As thousands gather on the local sports ground to celebrate the nation’s coming of age, the night sky is lit up with an explosion of red, white and blue.
Amidst the extravagant display, an insignificant distant glow transforms into distinct flames. People begin to slow their wild hooting as they realise the adjacent tennis court has been set alight by this artificial display of might.
Immediately after the fire is extinguished, the air is filled with renewed sounds of whirring fireworks. This brings a chorus of “Yeah” and “That’s why I love this country!”
I watch on with a certain degree of cynicism, silently thankful that the colours in the sky represent the Star-Spangled Banner rather than our embattled Aussie flag. This is Main St, USA, and it is the 4th of July.
My thoughts take me back to a few months previous, when I sat beer-in-hand in a mate’s backyard, partaking in the Australia Day tradition of listening to the radio while boasting of how little import we place on the day.
As we approach January 26 once more, our country has rarely been less sure of itself.
Claims of an inherent culture of violence and racism have been met by heavily contrasting views. While some take the philosophical approach that we have an obligation to welcome other cultures, others flat out reject this idea claiming conservative views reminiscent of ‘White Australia’ days.
In effect, we are a nation divided by nationalism and internationalism.
The existence of nationalism, although complicated to explain, has extremely deep-rooted origins. As James Kellas argues in his book The Politics of Nationalism and Ethnicity, it has a series of necessary conditions relating to both human nature and political history.
Internationalism, or the belief that the world would benefit from co-operation and understanding between differing cultures, can therefore occur where one of these conditions is not satisfied.
As I sat on that Californian sporting field, I started to ponder the reasons behind the unique internationalism that my Aussie friends and I hold so dearly.
Since I am fairly certain human nature is the same in Australia as it is elsewhere, it must come down to something in our political history.
It may stem from the fact that we gained our nationhood, not from the blood of a sword, but through the wonders of democracy. In order to become the Commonwealth of Australia we never had to face any genuine oppressors, thus were never forced to rally together.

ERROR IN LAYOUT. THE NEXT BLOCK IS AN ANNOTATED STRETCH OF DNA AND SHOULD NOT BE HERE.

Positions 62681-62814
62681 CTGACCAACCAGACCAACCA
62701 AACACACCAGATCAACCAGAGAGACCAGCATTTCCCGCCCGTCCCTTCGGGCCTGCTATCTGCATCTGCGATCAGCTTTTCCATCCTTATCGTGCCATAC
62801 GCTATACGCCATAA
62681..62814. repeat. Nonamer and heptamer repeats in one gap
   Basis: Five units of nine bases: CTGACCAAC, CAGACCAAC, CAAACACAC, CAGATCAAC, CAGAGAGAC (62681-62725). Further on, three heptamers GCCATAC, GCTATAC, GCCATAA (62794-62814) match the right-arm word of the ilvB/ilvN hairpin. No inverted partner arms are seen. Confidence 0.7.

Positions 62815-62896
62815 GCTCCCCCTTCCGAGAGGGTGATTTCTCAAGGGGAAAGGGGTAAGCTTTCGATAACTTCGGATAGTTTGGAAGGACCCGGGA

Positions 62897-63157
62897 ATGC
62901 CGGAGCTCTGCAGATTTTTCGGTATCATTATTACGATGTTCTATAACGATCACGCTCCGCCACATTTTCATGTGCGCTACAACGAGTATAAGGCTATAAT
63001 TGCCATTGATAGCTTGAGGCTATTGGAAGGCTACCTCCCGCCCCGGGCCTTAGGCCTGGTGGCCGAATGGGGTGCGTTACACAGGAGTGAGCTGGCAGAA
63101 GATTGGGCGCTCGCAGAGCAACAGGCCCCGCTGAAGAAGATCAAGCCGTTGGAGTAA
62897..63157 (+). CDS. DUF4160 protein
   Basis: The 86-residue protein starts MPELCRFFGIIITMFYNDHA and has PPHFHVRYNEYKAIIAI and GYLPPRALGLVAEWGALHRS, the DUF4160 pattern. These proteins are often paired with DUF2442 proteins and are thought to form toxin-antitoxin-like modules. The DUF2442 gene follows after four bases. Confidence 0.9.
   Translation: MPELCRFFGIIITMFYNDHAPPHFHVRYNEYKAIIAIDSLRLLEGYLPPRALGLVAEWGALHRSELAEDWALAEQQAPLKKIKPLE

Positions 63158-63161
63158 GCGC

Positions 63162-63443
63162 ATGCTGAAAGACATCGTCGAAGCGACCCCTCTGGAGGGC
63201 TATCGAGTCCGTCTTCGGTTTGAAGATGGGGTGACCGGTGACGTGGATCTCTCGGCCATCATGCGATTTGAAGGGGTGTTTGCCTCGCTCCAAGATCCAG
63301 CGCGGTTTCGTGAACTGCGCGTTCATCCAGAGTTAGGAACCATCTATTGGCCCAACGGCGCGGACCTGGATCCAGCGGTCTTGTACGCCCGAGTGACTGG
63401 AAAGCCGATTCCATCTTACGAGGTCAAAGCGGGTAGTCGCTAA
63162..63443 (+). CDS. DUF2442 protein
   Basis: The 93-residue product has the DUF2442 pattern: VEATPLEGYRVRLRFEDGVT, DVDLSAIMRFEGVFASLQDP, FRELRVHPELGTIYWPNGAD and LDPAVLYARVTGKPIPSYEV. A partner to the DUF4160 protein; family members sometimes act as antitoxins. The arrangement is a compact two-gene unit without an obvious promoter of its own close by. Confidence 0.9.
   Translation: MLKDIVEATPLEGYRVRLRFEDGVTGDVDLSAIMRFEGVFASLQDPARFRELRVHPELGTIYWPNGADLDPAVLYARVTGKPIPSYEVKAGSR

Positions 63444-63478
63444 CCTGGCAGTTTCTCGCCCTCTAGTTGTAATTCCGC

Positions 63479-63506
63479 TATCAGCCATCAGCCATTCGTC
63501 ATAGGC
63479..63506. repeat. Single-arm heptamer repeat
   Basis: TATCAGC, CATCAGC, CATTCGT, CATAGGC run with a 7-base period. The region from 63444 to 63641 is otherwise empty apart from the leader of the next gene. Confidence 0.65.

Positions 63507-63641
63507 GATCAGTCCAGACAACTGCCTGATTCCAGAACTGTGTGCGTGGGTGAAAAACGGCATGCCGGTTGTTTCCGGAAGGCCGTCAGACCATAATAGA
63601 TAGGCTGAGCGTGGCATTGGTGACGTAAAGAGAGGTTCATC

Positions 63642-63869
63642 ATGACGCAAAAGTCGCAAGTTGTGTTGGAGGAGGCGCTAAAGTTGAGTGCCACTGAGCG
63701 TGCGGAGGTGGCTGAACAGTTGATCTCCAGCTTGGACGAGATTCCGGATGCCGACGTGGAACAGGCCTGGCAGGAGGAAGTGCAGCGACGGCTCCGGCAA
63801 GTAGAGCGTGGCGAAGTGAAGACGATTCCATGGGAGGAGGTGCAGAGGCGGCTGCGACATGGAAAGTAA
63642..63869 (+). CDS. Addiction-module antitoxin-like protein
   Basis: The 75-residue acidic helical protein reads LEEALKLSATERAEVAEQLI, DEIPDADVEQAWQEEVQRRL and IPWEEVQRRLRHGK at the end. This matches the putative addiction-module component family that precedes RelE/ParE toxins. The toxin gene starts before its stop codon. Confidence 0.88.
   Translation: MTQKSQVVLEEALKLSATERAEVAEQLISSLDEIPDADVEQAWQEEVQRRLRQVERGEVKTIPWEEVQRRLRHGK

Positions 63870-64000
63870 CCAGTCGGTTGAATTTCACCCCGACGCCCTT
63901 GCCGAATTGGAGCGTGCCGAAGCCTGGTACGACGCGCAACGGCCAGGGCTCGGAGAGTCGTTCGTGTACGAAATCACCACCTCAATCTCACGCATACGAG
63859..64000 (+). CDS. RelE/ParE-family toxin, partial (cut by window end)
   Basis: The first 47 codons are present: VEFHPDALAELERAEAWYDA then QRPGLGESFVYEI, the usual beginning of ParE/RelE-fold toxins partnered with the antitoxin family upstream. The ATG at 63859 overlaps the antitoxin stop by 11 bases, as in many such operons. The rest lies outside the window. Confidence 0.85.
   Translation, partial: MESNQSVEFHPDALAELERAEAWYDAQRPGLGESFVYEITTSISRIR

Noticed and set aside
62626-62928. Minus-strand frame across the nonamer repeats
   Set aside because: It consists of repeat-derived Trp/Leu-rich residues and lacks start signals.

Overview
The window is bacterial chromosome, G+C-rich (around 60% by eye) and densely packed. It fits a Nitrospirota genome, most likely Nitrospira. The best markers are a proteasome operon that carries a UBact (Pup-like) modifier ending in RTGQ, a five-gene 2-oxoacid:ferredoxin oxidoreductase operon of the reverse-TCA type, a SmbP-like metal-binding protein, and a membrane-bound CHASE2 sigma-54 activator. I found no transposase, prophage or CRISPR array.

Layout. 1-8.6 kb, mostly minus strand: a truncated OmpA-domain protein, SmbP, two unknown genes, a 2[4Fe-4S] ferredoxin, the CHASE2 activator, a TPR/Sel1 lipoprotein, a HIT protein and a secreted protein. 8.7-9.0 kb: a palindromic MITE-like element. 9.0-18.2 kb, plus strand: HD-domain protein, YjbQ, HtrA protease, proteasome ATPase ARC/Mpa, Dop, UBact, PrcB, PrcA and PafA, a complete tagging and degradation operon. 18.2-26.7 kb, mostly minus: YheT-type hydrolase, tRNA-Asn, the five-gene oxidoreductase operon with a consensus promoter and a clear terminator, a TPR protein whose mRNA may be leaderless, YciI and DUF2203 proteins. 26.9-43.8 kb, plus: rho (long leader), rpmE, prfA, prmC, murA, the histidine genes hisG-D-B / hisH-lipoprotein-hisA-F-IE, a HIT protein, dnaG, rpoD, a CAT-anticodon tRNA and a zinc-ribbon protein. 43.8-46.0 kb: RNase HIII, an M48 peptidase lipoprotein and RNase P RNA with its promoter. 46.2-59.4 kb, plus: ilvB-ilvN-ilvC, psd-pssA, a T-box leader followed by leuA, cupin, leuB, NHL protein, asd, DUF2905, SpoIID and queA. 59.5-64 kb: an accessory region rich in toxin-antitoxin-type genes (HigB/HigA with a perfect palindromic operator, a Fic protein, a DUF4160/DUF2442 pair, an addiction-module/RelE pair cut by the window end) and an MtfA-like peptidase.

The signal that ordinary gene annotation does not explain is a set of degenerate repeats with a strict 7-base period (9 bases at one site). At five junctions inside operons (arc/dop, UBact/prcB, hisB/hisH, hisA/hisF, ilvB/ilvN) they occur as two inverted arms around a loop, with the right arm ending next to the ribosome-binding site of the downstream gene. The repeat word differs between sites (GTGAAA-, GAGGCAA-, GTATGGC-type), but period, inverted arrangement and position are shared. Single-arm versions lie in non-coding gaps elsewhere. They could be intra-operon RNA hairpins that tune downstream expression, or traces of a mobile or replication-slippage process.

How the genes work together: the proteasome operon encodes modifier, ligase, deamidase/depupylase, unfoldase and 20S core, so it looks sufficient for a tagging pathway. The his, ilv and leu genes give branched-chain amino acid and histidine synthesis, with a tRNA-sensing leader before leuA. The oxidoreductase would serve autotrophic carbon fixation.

Perhaps I do not even recognise myself as a true Australian, despite my family’s roots in the sunburnt country dating back well over a century.
Those who claim that immigration can work only with integrationist principles risk forgetting that we came into this land with complete disregard for any existing culture. This is something to be remembered as we welcome more of our immigrant friends to our shores.
Whatever it is, we cannot shy away from the fact that the national day for most of our neighbours is a celebration of their freedom. This is a concept most of us simply do not have a clear understanding of.
It is easy to take one’s freedom for granted when it has never been removed.
This Australia Day, I will once again sit beer-in-hand in a mate’s backyard while listening to the radio.
One thing I will stop short of, however, is boasting how little importance I place on the day. This can only be counterproductive in resolving the battle between nationalists and internationalists.
This does not mean we must carry on like our country is bigger than Jesus and more superior than the mother who jumped the gun.
Rather, it is a day where we can take stock of how this clash of views is eroding the pillars of society built by both our immigrant and native forefathers. It is a chance to better appreciate the freedom we have, especially when it is a freedom that we may not have had to work for as hard as some others.
But most of all, it is an opportunity to put aside our petty differences and ensure we still have things to take for granted in the future.